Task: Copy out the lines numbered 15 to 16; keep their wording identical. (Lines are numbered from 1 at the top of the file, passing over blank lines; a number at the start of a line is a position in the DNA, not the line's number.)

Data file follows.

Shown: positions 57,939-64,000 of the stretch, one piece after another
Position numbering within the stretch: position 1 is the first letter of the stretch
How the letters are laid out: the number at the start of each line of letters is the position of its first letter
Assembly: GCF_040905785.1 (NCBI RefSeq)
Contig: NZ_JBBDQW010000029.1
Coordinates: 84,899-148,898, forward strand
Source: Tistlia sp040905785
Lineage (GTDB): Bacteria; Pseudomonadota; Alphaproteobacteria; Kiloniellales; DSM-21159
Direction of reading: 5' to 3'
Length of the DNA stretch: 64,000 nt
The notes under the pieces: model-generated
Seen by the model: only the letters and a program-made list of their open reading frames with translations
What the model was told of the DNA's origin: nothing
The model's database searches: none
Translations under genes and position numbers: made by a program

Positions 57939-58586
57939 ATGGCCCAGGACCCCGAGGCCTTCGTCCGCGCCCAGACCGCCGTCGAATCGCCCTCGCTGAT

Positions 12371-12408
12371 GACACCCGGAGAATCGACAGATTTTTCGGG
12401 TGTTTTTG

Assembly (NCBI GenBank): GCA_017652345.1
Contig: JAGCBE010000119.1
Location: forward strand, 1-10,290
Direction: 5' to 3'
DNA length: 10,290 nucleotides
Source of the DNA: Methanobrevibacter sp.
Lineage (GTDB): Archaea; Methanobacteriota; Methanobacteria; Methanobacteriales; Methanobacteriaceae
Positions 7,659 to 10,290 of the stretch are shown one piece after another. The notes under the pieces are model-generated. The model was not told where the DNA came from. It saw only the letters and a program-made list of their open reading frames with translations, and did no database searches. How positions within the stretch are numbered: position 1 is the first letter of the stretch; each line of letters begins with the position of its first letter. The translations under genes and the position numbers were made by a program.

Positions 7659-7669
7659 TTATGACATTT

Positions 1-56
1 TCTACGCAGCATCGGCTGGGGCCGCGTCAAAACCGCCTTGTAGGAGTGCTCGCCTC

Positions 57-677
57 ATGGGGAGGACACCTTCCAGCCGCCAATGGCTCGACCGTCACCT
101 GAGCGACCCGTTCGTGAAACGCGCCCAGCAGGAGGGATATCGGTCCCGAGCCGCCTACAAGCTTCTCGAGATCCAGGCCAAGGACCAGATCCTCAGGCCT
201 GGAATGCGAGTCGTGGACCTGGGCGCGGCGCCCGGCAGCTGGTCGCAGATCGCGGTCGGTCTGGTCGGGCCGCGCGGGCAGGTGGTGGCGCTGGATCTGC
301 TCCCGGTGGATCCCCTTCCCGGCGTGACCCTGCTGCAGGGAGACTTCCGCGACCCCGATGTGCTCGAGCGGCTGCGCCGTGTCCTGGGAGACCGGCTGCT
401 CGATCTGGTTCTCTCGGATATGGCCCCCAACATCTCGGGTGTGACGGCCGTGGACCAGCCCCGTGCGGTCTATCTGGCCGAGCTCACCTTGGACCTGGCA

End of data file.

Translations under genes and position numbers: made by a program

Positions 57939-58586